Valve morphogenesis in an araphid diatom Rhaphoneis amphiceros (Rhaphoneidaceae, Bacillariophyta)

Authors

  • Shinya Sato,

    Corresponding author
    1. Royal Botanic Garden Edinburgh, Edinburgh, UK
    2. Institute of Molecular Plant Sciences, School of Biological Sciences, University of Edinburgh, Edinburgh EH9 3JH, UK
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  • Tsuyoshi Watanabe,

    1. Department of Biological Environment, Akita Prefectural University, Akita
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    • Present address: Tohoku National Fisheries Research Institute, Fisheries Research Agency, Shinhamacho 3-7-25, Shiogama-shi, Miyagi 985-0001, Japan.

  • Tamotsu Nagumo,

    1. Department of Biology, The Nippon Dental University
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  • Jiro Tanaka

    1. Department of Ocean Sciences, Tokyo University of Marine Science and Technology, Tokyo, Japan
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  • Communicating editor: M. Julius.

To whom correspondence should be addressed. Email: s.sato@rbge.ac.uk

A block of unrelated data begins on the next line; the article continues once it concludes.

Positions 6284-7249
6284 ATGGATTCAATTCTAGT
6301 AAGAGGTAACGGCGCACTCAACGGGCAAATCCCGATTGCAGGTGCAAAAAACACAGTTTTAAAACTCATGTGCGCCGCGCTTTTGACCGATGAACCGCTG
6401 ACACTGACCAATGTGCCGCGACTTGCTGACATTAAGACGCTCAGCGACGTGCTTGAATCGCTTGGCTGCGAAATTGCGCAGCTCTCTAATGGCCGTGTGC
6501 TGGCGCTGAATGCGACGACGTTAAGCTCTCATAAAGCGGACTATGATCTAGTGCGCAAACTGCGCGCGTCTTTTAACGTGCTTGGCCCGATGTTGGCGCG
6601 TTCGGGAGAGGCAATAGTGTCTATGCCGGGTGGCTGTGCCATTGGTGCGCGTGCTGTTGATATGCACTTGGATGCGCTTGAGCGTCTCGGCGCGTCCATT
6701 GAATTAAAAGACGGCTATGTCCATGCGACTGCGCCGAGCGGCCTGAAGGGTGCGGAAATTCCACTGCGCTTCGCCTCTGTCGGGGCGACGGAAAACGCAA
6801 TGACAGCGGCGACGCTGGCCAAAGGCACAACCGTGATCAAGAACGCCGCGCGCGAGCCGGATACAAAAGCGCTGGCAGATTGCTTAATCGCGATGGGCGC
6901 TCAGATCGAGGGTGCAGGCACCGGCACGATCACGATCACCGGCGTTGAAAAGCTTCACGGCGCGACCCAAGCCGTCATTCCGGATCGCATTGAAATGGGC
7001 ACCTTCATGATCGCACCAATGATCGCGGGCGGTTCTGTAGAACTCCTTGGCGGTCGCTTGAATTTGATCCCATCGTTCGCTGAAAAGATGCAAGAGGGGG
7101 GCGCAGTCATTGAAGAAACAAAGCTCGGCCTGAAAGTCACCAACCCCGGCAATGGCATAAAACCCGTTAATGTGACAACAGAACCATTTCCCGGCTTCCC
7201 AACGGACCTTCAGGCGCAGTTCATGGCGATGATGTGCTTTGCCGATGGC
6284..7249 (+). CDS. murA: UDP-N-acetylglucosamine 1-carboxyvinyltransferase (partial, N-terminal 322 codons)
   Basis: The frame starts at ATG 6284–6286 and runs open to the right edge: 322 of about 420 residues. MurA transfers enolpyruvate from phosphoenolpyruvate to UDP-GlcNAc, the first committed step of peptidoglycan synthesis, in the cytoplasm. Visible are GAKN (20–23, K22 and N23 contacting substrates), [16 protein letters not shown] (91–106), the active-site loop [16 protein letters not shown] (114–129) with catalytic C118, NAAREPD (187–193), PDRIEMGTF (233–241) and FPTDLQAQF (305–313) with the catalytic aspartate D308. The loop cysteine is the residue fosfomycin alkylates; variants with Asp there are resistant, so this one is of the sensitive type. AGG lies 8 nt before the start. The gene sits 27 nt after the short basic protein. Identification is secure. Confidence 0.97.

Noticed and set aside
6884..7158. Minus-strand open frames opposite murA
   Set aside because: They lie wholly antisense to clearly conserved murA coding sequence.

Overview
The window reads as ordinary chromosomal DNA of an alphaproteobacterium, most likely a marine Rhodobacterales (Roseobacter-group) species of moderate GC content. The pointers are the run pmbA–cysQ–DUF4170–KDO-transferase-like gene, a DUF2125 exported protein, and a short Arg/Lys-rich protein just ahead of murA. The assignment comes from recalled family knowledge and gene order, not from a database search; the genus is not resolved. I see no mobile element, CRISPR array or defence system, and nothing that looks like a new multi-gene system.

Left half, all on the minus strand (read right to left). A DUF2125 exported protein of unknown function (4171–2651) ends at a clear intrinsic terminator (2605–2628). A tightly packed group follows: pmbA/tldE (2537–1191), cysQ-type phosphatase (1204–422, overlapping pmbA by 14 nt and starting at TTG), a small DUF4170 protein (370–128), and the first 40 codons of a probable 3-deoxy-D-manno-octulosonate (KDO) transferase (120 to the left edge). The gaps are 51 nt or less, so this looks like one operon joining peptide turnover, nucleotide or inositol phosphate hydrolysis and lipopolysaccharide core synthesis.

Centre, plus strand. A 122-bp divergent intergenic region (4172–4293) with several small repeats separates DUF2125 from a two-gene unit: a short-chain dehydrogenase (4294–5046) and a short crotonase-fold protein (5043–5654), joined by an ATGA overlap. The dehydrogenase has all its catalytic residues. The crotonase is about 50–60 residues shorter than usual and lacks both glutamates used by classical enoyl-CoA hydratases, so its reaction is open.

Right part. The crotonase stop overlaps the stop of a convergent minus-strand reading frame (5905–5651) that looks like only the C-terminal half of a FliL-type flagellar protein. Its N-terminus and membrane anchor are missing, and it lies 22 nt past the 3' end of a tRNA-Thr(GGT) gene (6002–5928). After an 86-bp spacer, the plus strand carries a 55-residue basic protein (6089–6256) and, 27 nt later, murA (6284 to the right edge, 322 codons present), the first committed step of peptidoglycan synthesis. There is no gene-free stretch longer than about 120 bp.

SUMMARY

The pattern centre in valve morphogenesis is an annulus in centric diatoms or a sternum in pennate diatoms. The genus Rhaphoneis is currently placed within a lineage that diverges at the root of the pennate diatom clade in most molecular phylogenies, and its valves have a unique pattern to their striae, i.e. radiating from both apices, giving the impression that a pattern centre exists at both ends of the valve and virgae (ribs) formation proceeds centripetally. The present study, however, shows that the pattern centre is actually a linear sternum and the formation of virgae proceeds centrifugally, a pattern centre that is commonly found in most araphid diatoms. Thus, the hypothesis that valve morphogenesis based on a linear sternum and perpendicular virgae is a synapomorphy of pennate diatoms is supported. Our study also demonstrates that the pattern of valve formation can be observed by light microscopy with a direct mounting method when the specimen is relatively large, i.e. exceeding approximately 50 µm in valve length. An important advantage of the use of the direct mounting method is that it requires no repeated centrifugation steps for dehydration, steps necessary for observation by a scanning electron microscope, causing the loss and/or collapse of the specimen, particularly with fragile valves in the early stages of development.

Ancillary